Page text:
Cost regulators have now published final guidance endorsing routine NHS use of Bayer's Eylea for all patients with visual impairment due to branch retinal vein occlusion (BRVO), having initially recommended its use only in the second-line setting.

The National Institute for Health and Care Excellence concluded that Eylea (aflibercept) is more cost effective than current first-line treatment laser photocoagulation for untreated visual impairment caused by macular oedema secondary to BRVO.

The Institute also determined that the injection is more clinically effective when given before, as opposed to after, laser photocoagulation, giving patients access to the therapy at the earliest opportunity.

The decision means that over 13,000 patients will have first-line access to an anti-VEGF treatment proven to achieve superior improvements in vision than existing therapy, in line with Royal College of Ophthalmologists guidelines, Bayer notes.

"This will allow patients to achieve the best possible clinical outcomes upon diagnosis and the opportunity to achieve the positive visual outcomes that we see in real-life clinical practice across other retinal conditions," said Professor Sobha Sivaprasad, consultant ophthalmologist, Moorfields Eye Hospital, London.

"Sight loss can have a devastating impact on an individual and their family so we are pleased that NICE has recognised that patients should have access to an anti-VEGF treatment as soon as possible and in line with guidelines from the Royal College," added Cathy Yelf, chief executive, Macular Society.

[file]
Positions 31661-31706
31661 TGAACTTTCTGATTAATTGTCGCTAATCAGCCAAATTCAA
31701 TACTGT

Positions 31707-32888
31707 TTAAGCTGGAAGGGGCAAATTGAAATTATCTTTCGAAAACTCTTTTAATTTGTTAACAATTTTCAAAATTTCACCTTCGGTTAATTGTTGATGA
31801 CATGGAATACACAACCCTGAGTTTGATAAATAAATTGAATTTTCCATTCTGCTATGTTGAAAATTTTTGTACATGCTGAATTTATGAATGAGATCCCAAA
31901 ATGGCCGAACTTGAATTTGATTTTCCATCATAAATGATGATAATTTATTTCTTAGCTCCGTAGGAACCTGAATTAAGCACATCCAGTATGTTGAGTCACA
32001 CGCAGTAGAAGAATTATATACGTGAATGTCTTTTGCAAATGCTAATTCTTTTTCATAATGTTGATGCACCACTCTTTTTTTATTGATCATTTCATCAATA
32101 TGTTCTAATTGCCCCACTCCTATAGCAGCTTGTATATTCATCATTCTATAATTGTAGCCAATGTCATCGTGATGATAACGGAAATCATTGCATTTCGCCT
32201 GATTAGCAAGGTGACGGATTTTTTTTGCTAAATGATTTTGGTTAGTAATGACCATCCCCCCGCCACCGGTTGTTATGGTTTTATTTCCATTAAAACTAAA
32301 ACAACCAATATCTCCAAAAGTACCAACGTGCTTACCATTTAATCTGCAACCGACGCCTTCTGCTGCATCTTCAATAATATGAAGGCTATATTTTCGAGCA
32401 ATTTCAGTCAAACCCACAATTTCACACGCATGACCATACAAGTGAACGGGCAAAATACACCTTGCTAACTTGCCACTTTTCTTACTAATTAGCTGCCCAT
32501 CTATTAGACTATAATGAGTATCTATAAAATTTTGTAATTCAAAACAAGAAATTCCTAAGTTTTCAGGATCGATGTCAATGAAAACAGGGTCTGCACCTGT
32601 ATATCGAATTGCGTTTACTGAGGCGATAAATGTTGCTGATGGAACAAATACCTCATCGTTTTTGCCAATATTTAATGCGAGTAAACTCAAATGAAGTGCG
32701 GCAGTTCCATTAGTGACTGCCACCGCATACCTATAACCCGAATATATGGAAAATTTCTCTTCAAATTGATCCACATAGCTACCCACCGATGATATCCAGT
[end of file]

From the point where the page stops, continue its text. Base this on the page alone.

BRVO is caused by a blood clot in one of the branches of the main vein in the retina, increasing the pressure in the small blood vessels at the back of the eye, which can lead to blood and fluid leaking beneath the macula (macular oedema). If not treated effectively, macular oedema secondary to BRVO can significantly impact a person's vision.

Eylea (aflibercept) is an anti-VEGF treatment designed to block the growth of new blood vessels and decrease vascular permeability to rapidly deliver sustainable improvements in vision, while offering patients and healthcare professionals a predictable dosing programme.

The drug is licensed in the UK for the treatment of wet age-related macular degeneration, visual impairment due to macular oedema secondary to central retinal vein occlusion (CRVO) and BRVO, visual impairment due to diabetic macular oedema (DMO) and myopic choroidal neovascularisation (mCNV); funding is now mandated for all eligible patients across all licensed indications, except for mCNV.